[Pdns-users] tracking servers through database backend?

Amos Shapira amos.shapira at gmail.com
Thu May 10 06:15:59 UTC 2007

On 10/05/07, bert hubert <bert.hubert at netherlabs.nl> wrote:
> On Thu, May 10, 2007 at 02:22:42PM +1000, Amos Shapira wrote:
> > 1. A Geo backend which will pick a CNAME record based on the IP from
> which
> > the query came.
> > 2. A database backend (MySQL/PostgresSQL) which will resolve the name
> that
> > the CNAME points to into an IP address.
> >
> > I wonder if that I wrote until here makes sense.
> Very much so!
> > Now the twist is that I was thinking of having a specialised program
> which
> > probes all the available servers, checks that they are still alive and
> well,
> > and updates the records of the database back-end whenever a server's
> > availablity changes.
> This is one easy way of doing things, and it would work fine.
> > Is this a possible plan?  How do others setup such networks?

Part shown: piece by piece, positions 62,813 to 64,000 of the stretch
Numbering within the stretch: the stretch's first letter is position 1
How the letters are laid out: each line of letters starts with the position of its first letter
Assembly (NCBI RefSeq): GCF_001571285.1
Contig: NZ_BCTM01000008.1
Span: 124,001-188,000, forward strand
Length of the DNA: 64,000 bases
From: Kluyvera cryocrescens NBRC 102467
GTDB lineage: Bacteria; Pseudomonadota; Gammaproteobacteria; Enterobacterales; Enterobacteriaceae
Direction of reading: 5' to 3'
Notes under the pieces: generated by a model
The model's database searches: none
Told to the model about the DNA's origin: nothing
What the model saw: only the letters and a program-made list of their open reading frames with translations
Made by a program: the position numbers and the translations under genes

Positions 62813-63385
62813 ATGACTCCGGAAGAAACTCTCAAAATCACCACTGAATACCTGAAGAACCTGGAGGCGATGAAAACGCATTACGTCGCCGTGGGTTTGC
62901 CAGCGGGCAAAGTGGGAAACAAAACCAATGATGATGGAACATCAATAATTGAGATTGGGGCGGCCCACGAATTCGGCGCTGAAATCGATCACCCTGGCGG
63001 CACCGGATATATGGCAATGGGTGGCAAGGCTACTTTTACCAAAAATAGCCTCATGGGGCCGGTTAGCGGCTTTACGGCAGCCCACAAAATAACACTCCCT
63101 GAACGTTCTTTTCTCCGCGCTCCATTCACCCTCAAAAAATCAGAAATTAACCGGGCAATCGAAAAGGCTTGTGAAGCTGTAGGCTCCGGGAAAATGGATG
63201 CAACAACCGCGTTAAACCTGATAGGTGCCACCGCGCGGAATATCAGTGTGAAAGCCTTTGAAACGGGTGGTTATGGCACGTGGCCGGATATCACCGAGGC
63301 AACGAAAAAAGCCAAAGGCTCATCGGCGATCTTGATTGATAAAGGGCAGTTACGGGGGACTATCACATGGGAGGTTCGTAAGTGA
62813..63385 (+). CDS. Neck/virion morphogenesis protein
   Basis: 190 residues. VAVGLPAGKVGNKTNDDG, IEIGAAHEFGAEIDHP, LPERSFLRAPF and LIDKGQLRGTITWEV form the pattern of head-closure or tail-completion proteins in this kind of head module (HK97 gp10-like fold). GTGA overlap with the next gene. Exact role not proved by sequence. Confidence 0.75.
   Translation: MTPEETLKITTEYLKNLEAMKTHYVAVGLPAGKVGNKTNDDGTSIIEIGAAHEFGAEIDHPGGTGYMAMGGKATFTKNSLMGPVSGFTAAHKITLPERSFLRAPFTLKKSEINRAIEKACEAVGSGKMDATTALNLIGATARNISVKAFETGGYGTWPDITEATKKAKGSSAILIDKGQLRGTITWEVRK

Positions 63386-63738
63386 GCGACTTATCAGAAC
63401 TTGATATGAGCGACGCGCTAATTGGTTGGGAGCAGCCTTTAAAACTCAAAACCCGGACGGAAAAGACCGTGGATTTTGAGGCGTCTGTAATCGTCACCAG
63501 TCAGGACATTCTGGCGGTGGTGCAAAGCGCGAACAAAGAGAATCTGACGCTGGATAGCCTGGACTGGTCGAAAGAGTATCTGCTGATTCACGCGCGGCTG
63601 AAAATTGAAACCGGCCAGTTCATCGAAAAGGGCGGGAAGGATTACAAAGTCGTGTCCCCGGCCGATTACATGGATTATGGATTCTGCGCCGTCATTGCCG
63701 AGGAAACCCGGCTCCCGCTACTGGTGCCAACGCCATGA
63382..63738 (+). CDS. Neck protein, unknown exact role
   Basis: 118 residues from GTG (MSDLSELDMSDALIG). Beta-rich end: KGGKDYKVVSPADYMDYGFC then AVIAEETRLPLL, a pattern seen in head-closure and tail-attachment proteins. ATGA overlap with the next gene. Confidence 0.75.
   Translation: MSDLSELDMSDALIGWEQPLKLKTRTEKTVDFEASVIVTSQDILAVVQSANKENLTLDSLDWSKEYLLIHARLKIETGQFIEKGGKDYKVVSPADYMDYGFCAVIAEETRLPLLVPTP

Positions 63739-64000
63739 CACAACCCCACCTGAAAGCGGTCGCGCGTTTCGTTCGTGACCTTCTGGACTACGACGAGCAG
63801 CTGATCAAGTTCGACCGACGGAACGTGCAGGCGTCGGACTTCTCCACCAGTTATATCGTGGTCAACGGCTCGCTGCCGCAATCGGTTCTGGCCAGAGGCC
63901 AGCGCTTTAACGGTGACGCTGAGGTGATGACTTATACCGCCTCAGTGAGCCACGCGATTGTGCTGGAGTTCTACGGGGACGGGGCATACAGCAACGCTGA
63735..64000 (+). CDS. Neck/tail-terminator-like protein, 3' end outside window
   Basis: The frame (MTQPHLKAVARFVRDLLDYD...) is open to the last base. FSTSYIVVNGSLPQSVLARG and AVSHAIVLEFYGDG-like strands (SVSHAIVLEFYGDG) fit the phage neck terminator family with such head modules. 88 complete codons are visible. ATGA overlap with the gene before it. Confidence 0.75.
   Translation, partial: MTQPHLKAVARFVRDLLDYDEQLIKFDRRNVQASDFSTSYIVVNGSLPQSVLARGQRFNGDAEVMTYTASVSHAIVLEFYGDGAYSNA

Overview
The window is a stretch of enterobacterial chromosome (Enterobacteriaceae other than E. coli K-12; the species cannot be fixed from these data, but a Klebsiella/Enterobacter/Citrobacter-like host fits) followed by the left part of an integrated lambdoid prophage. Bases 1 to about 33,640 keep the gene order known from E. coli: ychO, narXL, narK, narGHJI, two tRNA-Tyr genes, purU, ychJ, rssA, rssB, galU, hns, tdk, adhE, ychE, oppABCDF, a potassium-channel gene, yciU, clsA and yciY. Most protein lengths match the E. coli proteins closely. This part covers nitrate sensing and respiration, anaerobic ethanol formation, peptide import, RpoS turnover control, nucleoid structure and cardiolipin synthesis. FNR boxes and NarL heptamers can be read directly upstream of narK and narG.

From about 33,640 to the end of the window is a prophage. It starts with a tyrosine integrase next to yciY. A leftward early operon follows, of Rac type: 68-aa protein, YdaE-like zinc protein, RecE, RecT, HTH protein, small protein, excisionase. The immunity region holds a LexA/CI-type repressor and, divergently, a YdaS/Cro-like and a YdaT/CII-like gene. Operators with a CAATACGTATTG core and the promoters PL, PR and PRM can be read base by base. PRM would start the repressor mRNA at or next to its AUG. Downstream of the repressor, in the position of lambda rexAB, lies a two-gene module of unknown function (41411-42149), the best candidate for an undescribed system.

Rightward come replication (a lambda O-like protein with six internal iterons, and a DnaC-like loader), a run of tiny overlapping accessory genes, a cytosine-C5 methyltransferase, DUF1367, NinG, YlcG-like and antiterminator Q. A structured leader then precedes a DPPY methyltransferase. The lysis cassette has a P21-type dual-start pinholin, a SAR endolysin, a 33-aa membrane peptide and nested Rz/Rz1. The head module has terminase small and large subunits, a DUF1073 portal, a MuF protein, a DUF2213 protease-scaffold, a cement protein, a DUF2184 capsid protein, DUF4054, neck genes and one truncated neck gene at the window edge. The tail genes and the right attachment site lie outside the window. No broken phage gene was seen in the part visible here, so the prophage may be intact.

> > e.g. I read the Wikipedia uses PowerDNS with GeoIP to forward users to
> > nearer servers, but does it also check whether the node or cluster it
> > forwards the user to is available at all?
> There are no special checks for the Wikipedia. Some other PowerDNS users
> have used a special 'pipe' backend to do realtime checks of server
> availability, but changing the database on server availability changes
> works
> as well.
> Good luck!

Thanks very much for the feedback. It helps a lot to my trust in my plan.

About the pipe backend - it sounds awfully slow to do such "realtime" checks
(at least in my case - the servers could be halfway around the world). If I
read the docs correctly then PDNS is smart enough to cache the results so
not all clients will be hit by a check, only the first one - is this


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